4. I am one of those who do NOT approve of the job that President Obama is and has been doing, however, I am dismayed by this polling information. It will be interpreted by many as further evidence that the church has yet to overcome its racist past. My opposition to the president has nothing whatsoever to do with his race but I will be stereotyped because of my religion buy the people who are so against stereotyping because of race.

  5. Are there historical returns of a similar nature for other instances where a President was elected in lieu of one constituency’s favored child?

    Is there another such President where the “losing” candidate was so uniquely identified with such a defined subset of the general populace?

  6. RE: the “… get them help”, “activity level” and other similar comments:
    I have a current temple recommend, I’m the high priest group leader in my Sandy, Utah Ward, and I attend every week. I voted for Obama both times, and while there are some things I wish he would do differently I still think he is better than the alternates which were offered.

    Just my opinion, which last time I checked was still allowed (in the Church anyway).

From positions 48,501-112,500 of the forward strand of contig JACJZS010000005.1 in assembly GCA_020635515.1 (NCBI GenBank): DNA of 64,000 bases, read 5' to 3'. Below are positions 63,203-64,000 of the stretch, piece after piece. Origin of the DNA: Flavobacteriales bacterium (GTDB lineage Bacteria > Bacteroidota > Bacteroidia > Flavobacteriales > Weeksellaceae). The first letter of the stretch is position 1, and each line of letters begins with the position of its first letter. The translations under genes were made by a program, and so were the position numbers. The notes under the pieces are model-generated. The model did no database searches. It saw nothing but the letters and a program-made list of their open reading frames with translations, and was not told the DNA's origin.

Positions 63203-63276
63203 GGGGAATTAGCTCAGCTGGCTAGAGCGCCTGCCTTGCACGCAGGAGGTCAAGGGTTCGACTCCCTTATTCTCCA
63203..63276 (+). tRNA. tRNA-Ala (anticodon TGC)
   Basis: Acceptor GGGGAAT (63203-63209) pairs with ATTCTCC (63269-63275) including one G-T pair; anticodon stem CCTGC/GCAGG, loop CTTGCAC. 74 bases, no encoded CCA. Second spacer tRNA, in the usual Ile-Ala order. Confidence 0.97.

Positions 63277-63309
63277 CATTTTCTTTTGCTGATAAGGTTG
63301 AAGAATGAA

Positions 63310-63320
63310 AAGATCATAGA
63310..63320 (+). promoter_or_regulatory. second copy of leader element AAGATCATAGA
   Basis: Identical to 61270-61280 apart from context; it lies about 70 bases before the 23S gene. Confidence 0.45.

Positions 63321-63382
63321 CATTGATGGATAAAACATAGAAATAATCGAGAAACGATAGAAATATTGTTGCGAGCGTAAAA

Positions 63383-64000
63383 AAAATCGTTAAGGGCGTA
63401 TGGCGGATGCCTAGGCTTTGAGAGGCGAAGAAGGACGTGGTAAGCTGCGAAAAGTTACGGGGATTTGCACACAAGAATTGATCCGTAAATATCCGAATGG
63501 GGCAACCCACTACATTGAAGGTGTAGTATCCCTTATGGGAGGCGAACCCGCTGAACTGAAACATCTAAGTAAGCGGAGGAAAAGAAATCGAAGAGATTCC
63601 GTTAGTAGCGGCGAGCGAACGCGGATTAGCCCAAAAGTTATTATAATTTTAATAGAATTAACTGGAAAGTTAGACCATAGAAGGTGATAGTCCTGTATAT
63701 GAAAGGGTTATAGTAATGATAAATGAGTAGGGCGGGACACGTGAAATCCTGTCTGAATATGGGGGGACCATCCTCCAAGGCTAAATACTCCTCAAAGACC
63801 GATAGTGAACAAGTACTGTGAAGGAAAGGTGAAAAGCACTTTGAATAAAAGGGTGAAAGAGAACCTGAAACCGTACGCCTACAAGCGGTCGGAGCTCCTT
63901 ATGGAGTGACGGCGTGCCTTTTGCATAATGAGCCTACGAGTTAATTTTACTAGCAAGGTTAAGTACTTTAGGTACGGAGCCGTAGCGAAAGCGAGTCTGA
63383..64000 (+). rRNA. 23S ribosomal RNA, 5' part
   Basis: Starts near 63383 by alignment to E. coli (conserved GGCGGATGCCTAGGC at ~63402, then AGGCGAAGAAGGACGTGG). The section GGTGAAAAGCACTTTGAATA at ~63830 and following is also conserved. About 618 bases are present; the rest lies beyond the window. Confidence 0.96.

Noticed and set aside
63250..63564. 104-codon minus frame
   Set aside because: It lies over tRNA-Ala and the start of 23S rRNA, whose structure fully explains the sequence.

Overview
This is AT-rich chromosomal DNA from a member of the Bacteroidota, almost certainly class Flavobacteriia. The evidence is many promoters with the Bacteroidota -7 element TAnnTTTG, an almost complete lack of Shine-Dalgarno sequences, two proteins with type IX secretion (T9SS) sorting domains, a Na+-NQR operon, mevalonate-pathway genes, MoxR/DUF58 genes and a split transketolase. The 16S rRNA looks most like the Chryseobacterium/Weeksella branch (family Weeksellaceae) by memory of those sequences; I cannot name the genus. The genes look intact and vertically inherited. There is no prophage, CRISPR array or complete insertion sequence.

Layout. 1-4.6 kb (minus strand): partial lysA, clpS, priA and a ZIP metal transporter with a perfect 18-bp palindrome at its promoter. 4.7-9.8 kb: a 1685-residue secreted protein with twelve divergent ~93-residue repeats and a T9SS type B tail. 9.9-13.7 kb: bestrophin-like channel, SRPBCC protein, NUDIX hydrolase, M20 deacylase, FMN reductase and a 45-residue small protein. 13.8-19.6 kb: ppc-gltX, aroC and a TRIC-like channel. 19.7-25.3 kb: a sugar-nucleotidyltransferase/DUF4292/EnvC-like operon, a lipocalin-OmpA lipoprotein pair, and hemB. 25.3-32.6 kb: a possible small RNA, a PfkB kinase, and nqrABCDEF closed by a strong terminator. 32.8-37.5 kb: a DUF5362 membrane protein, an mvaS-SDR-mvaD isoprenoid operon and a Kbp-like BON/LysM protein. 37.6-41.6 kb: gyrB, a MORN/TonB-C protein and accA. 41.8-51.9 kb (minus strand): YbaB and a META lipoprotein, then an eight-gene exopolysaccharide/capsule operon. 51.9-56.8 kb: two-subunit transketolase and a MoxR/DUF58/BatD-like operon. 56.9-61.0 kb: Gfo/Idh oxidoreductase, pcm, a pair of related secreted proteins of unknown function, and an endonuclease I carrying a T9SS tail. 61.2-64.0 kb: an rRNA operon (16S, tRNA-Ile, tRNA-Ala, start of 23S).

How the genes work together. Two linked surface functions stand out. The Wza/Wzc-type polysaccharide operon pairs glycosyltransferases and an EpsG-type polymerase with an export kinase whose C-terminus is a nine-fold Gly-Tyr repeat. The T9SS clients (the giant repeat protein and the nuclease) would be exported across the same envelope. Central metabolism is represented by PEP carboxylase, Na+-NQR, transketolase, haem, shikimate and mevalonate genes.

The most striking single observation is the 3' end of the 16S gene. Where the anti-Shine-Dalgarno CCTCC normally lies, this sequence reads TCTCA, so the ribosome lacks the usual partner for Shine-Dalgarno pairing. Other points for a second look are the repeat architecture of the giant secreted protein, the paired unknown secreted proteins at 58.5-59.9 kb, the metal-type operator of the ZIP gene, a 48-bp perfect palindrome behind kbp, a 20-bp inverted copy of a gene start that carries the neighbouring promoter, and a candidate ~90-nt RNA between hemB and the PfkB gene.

7. MinJae … so are you assuming that a majority of LDS don’t approve because they are racists? Come on! We have got to STOP with that line of thinking. That is the media narrative about Obama, that anyone who opposes him is a racist. I am tired of it. I don’t like what he is doing because it’s bad stuff. I don’t care that he is the first black president. I never thought about race till he and his people came on the scene, for the simple fact that *they* are always screaming about it.

  8. Joyce Anderson: Did you not see where I said “interpreted by many as further evidence”? Where did I say that I assumed that? Did you bother reading my post or was a cursory glance enough to get your fingers flying on the keyboard? I’m disappointed in you, really.